Play c2-c3–c4-c5 and hold it. Once that sound is imprinted on the musical memory, imagine that that is all you hear when playing the written notes. All the thirds seek their home in this prolonged unison. I held her right arm, pressing downwards with medium pressure: so something physical was constant that underlay the changes that were happening in pitch and rhythm.
I said: if you were able to play all the thirds at once, creating a cluster based on an extended C-major scale, that cacophonous cluster could or would act as a model for the constancy of sound that persists and underlies the activity of the changing thirds which show up as an archipelago of islands in that sea of sound.
* The pure presence of sound: what is left to sound when one discounts the pitch of the sound, its loudness, timbre and duration.
Shifting Perspective to Play Easier
Albeniz: Orientale (At A.B.’s lesson of 6/20/19)
A.B. begins his process of learning a new piece by getting ‘hooked’ on
a detail: what did Albeniz mean here, near the beginning, by joining
two sets of notes with a slur mark but, under the first of the two puts a staccato – it is illogical. He’s seen the staccato on the second of two notes under a slur but never the first.
I get instantly trapped into his way of framing the issue. So I come up with a spread of possible explanations ranging from general comments about the inexactitude of that part of music notation that doesn’t deal with pitches and rhythms, to a mistake by the printer. The latter A.B. corrects: but, he says, it is a Henle edition and the edition is based directly on Albeniz’s manuscript. Being thus cut off at the pass, I attempt to turn his entire process upside down. Why don’t you, I said to him, start with the effect of the piece as a whole. Once that effect is clear to you, extrapolate from this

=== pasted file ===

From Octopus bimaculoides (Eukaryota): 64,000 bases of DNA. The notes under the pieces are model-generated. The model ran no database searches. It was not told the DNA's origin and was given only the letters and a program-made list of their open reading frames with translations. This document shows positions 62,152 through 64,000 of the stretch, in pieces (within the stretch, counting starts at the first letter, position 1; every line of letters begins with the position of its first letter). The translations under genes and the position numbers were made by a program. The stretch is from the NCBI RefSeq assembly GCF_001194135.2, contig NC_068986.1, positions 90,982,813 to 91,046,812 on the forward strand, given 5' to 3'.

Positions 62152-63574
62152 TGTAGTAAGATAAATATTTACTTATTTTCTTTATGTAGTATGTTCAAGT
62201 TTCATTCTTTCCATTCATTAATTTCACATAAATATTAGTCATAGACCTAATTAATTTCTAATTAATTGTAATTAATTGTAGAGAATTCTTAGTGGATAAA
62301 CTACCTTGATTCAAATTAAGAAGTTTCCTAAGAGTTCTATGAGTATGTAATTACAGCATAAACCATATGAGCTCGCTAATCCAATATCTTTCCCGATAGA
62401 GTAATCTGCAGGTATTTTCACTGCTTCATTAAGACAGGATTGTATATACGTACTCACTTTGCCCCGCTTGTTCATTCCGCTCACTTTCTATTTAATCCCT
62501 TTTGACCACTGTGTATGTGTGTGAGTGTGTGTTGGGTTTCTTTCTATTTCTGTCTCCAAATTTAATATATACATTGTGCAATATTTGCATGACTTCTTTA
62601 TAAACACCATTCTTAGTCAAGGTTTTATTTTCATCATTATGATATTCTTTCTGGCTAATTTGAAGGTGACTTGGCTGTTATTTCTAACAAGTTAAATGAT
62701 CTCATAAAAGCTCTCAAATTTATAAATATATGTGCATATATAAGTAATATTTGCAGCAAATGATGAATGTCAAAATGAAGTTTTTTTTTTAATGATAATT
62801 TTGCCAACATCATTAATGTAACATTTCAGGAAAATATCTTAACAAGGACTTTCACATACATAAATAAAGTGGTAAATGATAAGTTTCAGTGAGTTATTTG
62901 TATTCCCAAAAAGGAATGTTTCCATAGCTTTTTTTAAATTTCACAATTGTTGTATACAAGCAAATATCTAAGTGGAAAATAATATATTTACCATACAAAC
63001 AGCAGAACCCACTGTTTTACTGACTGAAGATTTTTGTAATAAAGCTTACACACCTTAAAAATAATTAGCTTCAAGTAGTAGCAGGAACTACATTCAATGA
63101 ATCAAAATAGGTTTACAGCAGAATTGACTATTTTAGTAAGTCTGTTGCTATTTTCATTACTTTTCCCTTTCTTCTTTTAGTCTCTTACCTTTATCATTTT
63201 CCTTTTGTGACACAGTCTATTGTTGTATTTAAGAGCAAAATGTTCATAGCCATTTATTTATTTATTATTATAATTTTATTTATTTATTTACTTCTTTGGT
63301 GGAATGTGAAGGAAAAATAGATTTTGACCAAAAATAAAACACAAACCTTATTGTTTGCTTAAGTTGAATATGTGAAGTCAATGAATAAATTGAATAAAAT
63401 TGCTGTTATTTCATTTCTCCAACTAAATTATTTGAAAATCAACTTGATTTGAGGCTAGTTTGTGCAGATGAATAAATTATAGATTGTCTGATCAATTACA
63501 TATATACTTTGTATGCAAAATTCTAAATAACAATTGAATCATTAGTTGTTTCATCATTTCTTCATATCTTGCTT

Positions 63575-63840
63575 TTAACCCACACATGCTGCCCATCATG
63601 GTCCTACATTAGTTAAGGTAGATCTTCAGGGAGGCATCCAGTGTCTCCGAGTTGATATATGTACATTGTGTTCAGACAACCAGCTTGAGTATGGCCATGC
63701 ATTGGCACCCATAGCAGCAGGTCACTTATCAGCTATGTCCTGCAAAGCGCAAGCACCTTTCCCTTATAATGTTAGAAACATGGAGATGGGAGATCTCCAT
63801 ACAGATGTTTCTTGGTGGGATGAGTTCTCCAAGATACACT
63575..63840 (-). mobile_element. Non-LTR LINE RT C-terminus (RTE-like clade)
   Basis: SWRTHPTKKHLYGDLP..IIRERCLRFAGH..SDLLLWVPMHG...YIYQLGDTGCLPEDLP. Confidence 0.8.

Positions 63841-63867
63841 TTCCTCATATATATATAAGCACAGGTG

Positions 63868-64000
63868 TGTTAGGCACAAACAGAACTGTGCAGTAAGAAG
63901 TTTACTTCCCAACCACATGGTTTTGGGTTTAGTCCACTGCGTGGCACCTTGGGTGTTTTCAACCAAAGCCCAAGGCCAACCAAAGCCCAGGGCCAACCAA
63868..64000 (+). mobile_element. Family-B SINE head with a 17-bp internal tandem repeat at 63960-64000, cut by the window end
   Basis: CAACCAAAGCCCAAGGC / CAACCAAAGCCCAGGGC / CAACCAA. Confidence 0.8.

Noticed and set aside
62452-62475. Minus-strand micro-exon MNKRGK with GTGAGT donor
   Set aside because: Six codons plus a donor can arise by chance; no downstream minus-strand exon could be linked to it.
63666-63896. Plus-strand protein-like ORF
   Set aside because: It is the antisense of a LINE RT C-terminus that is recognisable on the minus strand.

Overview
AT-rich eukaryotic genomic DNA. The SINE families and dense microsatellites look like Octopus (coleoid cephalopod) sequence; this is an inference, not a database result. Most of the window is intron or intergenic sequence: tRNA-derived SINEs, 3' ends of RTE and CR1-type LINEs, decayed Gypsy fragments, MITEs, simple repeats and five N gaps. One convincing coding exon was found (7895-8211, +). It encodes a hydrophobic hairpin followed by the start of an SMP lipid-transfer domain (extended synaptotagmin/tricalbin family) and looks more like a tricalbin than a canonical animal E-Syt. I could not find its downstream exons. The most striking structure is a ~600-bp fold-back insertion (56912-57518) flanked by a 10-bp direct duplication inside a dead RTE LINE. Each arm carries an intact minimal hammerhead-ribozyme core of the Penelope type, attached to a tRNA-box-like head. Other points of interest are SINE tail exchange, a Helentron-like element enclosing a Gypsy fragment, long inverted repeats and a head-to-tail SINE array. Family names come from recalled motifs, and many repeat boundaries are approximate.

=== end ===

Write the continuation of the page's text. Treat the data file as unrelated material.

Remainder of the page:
overall effect to any specific detail you happen to pick up. Make a judgement about that detail that keeps it in line with the overall mood and effect of the piece.
He becomes fixated on the different possible ways of playing the repeating D minor chord at the opening. It is too big for his hand. Should he roll the chord? Play the top note with the right hand? Meanwhile, over inside my head, the only thing I am noticing, as he tries one technique after the other, is that at no time does he effect a balance and unity between the notes of the chord and the notes of the upper melody. Eventually I say this: listen instead to the effect of the d4 (at the beginning of the melody) with the d2, a2 and f3, in the chord that sounds with it. Do all four notes unite into a
balanced, D minor chord? And the same question about the second melody note, the e4, and the chord that is still sustaining. Would anything be gained by keeping your ear on the formation of these overbraced chords between all the notes in both hands, both when the melody in the right hand has a chord tone in its melody and when it has a tone of embellishment. Hear the latter, as being the latter: a purposeful dissonance adding to the richness of the complexion of the chord.
A way of snaking up on this effect is to separately practice the connection between just the d2 and the e4 in the melody. Additionally, if you care to, practice the connection between the a2 (extracted from the chord) to the e4 in the melody (or the same for the f3 and the e4). When A.B. tried this, suddenly all the other problems which he had both went defined and then worried about, went away.